AbstractsEducation Research & Administration

A policy study of the maintenance of small high schools as individual organizations in a situation of contracting enrolments

by John L. Wells

Institution: University of Canberra
Year: 1980
Keywords: small high schools; enrolments; ACT; Australian Capital Territory; ACT Schools Authority; government schools
Record ID: 1487203
Full text PDF: http://erl.canberra.edu.au./public/adt-AUC20061113.132508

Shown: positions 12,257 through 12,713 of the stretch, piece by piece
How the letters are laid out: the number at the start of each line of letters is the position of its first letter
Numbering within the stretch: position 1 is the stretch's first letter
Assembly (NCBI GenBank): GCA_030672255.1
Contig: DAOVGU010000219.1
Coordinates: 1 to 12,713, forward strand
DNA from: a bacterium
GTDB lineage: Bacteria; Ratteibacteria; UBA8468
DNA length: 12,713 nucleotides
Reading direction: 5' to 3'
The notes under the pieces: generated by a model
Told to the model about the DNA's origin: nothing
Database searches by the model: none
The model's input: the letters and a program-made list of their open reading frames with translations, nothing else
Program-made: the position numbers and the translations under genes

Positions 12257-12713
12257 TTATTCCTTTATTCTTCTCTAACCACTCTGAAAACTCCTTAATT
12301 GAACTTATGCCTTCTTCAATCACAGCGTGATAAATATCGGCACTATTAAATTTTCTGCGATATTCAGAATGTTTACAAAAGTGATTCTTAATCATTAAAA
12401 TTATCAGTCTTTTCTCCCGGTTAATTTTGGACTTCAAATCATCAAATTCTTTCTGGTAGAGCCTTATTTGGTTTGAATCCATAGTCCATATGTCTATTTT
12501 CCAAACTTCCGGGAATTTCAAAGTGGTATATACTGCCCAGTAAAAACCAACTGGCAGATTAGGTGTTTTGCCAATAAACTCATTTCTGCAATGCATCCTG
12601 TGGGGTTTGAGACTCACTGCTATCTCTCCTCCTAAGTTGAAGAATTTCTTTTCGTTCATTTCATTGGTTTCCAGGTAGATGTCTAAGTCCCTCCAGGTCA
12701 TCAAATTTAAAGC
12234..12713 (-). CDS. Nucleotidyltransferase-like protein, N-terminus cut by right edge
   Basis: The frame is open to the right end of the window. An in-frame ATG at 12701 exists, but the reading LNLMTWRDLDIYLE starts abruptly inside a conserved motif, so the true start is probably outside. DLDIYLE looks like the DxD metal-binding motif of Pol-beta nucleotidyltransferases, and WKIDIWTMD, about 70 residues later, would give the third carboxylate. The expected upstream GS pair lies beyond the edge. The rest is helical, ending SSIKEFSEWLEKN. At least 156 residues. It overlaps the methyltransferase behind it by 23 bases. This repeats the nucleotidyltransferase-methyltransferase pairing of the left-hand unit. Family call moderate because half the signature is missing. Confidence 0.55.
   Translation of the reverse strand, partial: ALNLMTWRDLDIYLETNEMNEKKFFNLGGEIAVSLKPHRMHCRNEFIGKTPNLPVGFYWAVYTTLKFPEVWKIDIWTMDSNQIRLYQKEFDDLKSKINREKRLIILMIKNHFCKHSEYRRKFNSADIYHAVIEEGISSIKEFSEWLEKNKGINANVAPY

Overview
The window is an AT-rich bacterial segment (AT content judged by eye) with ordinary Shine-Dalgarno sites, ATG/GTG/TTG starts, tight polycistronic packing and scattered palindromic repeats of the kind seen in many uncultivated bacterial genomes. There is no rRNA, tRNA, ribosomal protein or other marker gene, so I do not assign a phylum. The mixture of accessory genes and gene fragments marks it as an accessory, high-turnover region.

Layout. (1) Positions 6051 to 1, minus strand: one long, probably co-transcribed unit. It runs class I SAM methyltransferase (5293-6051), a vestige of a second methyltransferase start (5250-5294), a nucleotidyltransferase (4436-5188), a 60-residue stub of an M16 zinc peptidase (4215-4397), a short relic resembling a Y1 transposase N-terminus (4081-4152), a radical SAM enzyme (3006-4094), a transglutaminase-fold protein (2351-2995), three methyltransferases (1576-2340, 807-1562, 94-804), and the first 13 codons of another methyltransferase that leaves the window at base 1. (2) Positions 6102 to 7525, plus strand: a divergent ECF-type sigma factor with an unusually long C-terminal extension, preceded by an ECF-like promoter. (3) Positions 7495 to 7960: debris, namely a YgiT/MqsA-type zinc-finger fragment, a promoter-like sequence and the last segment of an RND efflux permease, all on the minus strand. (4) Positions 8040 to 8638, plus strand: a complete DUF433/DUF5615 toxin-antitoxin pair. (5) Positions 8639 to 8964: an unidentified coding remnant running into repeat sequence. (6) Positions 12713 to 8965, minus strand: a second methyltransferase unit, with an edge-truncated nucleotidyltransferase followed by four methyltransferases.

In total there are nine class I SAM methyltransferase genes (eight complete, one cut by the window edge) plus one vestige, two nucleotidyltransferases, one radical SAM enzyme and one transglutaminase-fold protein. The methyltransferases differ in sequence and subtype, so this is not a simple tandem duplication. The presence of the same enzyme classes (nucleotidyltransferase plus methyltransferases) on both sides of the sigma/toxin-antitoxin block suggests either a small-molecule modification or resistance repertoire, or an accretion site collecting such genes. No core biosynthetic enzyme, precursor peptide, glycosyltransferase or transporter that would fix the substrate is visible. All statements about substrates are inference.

The Report of the Field Study is a descriptive record of:- (i) the development of the A.C.T. Schools Authority according to a particular philosophy and operational structure of devolution of responsibility to schools and community participation in decision making at school and system level. (ii) the impact which changes in government policy in the areas of (a) growth of the Australian Public Service and Canberra (b) funding of the A.C.T. government schools have on the A.C.T. Schools Authority operations. (iii) the mechanism by which policy is being developed for the maintenance of small high schools as individual organizations in a situation of contracting enrolments. The functions of the A.C.T. Schools Authority are, amongst others, to establish and conduct,pre schools, primary schools, high schools and secondary colleges. In 1980 there were 165 schools and of these only three were outside the city of Canberra. During the 1960's Canberra underwent extensive expansion of the city boundaries because of rapid increases in population as a result of government policy in establishing the city as the seat of government. Government departments were moved from rented premises in other cities to new purpose built buildings in Canberra. Economic conditions and government funding supported all aspects of the expansion as it continued into the '70's. The government school building programme was one of many which had to be integrated into the city growth plan. In 1960 there were three secondary schools, in 1970 there were nine and in 1980 there were twenty three. This Field Study is concerned with the A.C.T. Schools Authority's approach to its responsibilities under the following changed circumstances. 1. Change in growth rate of Canberra. From 1976, as a result of a change in government policy and in different economic conditions and policies there was a dramatic and unpredicted decrease in the rate of population increase. Movement of government departments to Canberra was severely curtailed and the service industries and building industries consequently also dramatically reduced their expansion. By 1978 there was evidence of a severe contraction in these industries and the growth of Canberra in the 60's to mid 70's had changed to a no-growth and then a decline. 2. Schools with small enrolments. Added to the nil or very slow population increase in some suburbs is the decline in the number of school age children in the inner suburbs of the city resulting in schools accommodating down to half of their previous numbers of students and the completion of school buildings in the as yet underpopulated outer suburbs. This latter situation developed because the lead time required for the planning and building of new schools is such that irreversible decisions had been made in the context of the population growth period and…